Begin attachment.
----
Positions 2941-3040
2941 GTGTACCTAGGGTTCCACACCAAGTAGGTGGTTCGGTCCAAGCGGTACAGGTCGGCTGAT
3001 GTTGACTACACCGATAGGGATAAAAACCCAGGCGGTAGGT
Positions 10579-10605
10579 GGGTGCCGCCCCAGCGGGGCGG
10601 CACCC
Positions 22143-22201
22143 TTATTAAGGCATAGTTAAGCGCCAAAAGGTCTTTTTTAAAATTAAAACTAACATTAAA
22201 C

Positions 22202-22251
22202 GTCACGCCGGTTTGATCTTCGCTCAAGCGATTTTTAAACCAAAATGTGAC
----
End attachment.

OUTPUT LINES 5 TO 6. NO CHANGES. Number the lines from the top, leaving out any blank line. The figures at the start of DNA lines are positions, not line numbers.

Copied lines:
10579 GGGTGCCGCCCCAGCGGGGCGG
10601 CACCC